During postoperative follow-up, no side effects (e.g., respiratory depression, prolonged recovery, and hemodynamic disorder) were encountered, with the exception of nausea and vomiting. Nausea with vomiting is an expected complication of sevoflurane use. A study in which sevoflurane and propofol were compared in an ASA I adult patient group who were preparing to undergo outpatient knee surgery reported nausea–vomiting in 32% of patients in the sevoflurane group and 18% of patients in the propofol group during a follow-up of 24 h. Nausea–vomiting was reported in 10 of 91 patients in a study in which sevoflurane was used for induction and maintenance in patients receiving pediatric dental treatment under general anesthesia. In our study, although no statistically significant difference was found, when 17 patients with PONV were examined, we found induction with sevoflurane in 10 patients, with pentothal in six, and with propofol in only one. This result is consistent with the literature.
ID patients have been reported to be at higher risk of recurrent PONV after general anesthesia. However, in our study, nine cases with PONV were in the NID group, and eight in the ID group; there was no statistically significant difference between the groups. Based on this finding, ID may not be a risk factor for PONV, and this problem, when it appears, may be related to the more frequent use of sevoflurane for induction in ID patients. It has also been stated that propofol should not be used as an induction agent among ID patients with PONV risk factors and that the PONV incidence in ambulatory surgery units is between 3.5% and 4.6%. In this study, the PONV incidence was 4.9%, similar to previously reported values. This result may also be associated with the metoclopramide (Recordati, Turkey) that we used intravenously for prophylactic purposes after the completion of the surgical operation.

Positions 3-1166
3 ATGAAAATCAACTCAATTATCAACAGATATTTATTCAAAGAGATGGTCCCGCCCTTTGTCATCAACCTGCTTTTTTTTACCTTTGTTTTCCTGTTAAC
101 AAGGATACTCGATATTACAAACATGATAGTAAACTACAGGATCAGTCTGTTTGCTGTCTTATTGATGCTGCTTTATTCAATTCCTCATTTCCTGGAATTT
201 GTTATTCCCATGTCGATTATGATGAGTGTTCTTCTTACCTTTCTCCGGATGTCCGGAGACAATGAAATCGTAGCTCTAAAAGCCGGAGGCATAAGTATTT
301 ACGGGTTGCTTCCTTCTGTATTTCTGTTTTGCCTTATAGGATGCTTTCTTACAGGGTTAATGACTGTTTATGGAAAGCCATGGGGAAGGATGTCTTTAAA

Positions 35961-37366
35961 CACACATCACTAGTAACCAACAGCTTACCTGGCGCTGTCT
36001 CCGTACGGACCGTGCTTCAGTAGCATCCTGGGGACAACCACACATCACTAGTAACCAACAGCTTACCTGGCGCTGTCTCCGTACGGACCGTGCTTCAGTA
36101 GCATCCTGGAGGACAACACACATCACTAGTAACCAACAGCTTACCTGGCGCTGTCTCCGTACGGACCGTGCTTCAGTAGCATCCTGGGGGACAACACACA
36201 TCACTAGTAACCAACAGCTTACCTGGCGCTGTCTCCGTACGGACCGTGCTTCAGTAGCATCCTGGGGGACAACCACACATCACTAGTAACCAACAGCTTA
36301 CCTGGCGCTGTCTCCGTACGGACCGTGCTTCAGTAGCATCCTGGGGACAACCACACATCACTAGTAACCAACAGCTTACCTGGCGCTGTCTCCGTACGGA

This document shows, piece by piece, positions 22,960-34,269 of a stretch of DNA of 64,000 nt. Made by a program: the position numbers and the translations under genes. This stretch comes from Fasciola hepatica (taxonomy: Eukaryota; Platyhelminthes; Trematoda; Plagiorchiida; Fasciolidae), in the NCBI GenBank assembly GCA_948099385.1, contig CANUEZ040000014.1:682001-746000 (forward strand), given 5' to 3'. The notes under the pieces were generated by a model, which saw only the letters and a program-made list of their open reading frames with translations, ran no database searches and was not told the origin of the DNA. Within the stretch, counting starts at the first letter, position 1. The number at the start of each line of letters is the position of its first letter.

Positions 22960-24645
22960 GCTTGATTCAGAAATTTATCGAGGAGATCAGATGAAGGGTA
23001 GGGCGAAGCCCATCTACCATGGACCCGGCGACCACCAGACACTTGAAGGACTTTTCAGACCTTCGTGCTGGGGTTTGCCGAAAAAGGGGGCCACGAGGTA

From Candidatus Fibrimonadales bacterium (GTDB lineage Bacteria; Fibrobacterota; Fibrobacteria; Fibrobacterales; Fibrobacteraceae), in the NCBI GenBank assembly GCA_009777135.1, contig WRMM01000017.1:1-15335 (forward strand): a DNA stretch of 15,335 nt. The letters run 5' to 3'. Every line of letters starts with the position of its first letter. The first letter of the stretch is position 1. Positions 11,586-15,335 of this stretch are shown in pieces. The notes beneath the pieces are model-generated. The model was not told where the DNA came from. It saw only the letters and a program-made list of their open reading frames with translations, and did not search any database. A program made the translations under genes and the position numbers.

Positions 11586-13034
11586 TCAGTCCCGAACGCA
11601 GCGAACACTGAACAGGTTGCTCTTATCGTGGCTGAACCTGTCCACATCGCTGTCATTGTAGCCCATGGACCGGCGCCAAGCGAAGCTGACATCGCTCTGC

None of our patients experienced pain requiring analgesic medicine during the postoperative period. We believe that this was associated with the administration of local anesthesia to reduce bleeding in the operative area, which also contributed to pain control during the operation.
| Conclusion|| |
Dental treatment of intellectually disabled patients under general anesthesia can be performed just as safely as that with NID patients. A good preoperative assessment, appropriate premedication, and preparation of equipment for outpatient anesthesia and the correct indication for dental treatment are required.
“The authors have declared that no competing interest exists.”
Financial support and sponsorship
Conflicts of interest
There are no conflicts of interest.
| References|| |
Bettelli G, Giulietti MP, Bitelli G, Iseppi D, Caproni G, Saetti A, et al.
Handicapped patients. General anesthesia or sedation?. Dent Cadmos 1990;58:78-80.83-6, 89-93
Bordes M, Cros AM. Inhalation induction with sevoflurane in paediatrics: What is new?. Ann Fr Anesth Reanim 2006;25:413-6.
Borland LM, Colligan J, Brandom BW. Frequency of anesthesia-related complications in children with Down syndrome under general anesthesia for noncardiac procedures. Paediatr Anaesth 2004;14:733-8.
Butler MG, Hayes BG, Hathaway MM, Begleiter ML. Specific genetic diseases at risk for sedation/anesthesia complications. Anesth Analg 2000;91:837-55.